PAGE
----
Keppel Corp., the world’s largest builder of oil rigs, said it won’t resume work for a key Brazilian client until the customer restarts making payments on its orders.
Sete Brasil Participacoes SA, embroiled in a corruption probe known in Brazil as Lava Jato and debating whether it should file for bankruptcy, stopped paying Keppel last year on its orders for rigs. Keppel announced a S$230 million ($170 million) charge in January on the delinquent projects.
CIMB Group Holdings Bhd. and UOB-Kay Hian Holdings Ltd. cut their rating on Keppel’s stock to hold after the company reported a 41 percent drop in net income Monday and warned it may face an extended period of weak orders. Dilma Rousseff’s Brazilian presidency is hanging by a thread amid a two-year corruption investigation known as Lava Jato, or Carwash, that has paralyzed Congress and deepened the worst recession in over a century.
Brazil, traditionally one of the key markets for Keppel’s offshore business, “continues to be mired in political and economic challenges as well as the Lava Jato scandal,” Chief Executive Officer Loh Chin Hua said during a webcast Monday. “Globally, we’re seeing layoffs, mergers as well as large reductions in capital expenditure as the industry prepares for a long winter.”
Keppel, which has been cutting employees, said its global workforce has been further reduced by 9.4%, or about 2,800 positions, since the start of 2016. Should there be a need for further “right-sizing,” the company will do so, Loh said.
Keppel stopped construction on Sete Brasil’s rigs since the end of 2015, the CEO said. Sete Brasil accounts for a combined $10.5 billion in orders for semi-submersibles and drill ships at Keppel and Sembcorp Marine Ltd., the world’s two largest builders of oil rigs.
The rig division faces a “prolonged period” in which orders “will not be high,” Chow Yew Yuen, chief executive officer of Keppel Offshore & Marine Ltd., the company’s largest business, said during the webcast.
For Keppel and Sembcorp Marine, the troubles in Brazil add to their woes caused by a plunge in oil prices. Slumping crude also has dragged down orders at Sembcorp Marine, which earns almost all its profit from building oil rigs. Keppel gets about half its profit from that business.
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Crude oil fell below $30 a barrel in January and was speculated to slump as low as $15 in 2016. Both companies announced plans in 2010 — when crude was trading above $80 a barrel — to build new yards in Brazil.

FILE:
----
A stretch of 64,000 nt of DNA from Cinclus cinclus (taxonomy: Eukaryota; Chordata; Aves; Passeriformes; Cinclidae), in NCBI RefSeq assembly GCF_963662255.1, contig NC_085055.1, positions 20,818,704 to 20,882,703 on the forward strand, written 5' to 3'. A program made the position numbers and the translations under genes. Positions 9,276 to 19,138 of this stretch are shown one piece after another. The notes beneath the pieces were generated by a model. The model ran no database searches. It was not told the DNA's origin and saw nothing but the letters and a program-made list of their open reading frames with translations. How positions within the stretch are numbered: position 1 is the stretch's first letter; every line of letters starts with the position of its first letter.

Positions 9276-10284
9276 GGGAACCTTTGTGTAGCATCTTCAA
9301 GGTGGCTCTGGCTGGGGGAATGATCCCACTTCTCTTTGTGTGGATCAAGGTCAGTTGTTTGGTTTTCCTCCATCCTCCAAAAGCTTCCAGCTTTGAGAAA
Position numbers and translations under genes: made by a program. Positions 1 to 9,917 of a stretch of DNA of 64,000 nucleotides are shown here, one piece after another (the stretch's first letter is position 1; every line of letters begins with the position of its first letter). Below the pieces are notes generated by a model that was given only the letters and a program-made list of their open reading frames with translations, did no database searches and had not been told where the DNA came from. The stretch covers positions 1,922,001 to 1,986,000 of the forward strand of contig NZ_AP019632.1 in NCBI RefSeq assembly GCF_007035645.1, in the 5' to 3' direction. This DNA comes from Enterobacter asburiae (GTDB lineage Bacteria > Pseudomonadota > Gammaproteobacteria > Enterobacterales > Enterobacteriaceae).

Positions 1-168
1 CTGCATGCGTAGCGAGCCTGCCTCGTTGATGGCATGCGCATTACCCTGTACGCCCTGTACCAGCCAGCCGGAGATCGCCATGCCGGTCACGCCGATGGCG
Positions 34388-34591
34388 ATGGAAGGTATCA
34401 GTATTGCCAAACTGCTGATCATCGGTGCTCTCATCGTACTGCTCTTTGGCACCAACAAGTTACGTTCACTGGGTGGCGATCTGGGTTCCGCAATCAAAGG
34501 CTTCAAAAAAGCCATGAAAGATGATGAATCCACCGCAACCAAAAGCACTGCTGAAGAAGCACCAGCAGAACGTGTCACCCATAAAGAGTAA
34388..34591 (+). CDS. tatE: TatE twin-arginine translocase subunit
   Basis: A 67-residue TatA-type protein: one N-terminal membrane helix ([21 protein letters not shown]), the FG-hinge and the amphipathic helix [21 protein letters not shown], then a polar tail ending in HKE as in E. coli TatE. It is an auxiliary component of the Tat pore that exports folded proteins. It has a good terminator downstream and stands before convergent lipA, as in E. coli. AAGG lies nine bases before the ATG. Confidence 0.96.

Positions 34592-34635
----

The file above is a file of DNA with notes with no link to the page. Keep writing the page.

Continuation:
More than $400 billion of proposed energy projects have been delayed since mid-2014 and pushed into 2017 and beyond as oil prices dropped, according to consulting firm Wood Mackenzie Ltd.
“The sustained low-oil environment continues to take a toll on the global oil and gas industry, which is in the midst of one of the most severe downturns in recent years,” Loh said.
Keppel rose 0.2 percent to S$6.01 as of 11:34 a.m. in Singapore trading Tuesday, and Sembcorp Marine gained 2.9 percent to S$1.795. The city’s Straits Times Index advanced 0.6 percent.
Keppel said its first-quarter net income fell to S$211 million while sales tumbled 38 percent to S$1.7 billion. Higher contribution from its property business at 47 percent helped to partially offset lower profits from the offshore and marine sectors, the company said in a statement.
Oil companies and rig operators face rising debt and spending cuts, and have abandoned orders or asked shipyards to delay deliveries of offshore drilling rigs and production facilities. That’s caused shipyards to post losses or smaller profits after writing off costs from projects under construction. Demand has fallen with crude prices still less than half of what they were three years ago.
Keppel’s offshore and marine business secured more than S$190 million of contracts in the first quarter, according to the statement. Property and real estate is Keppel’s second-largest business, accounting for 29 percent of sales in the period.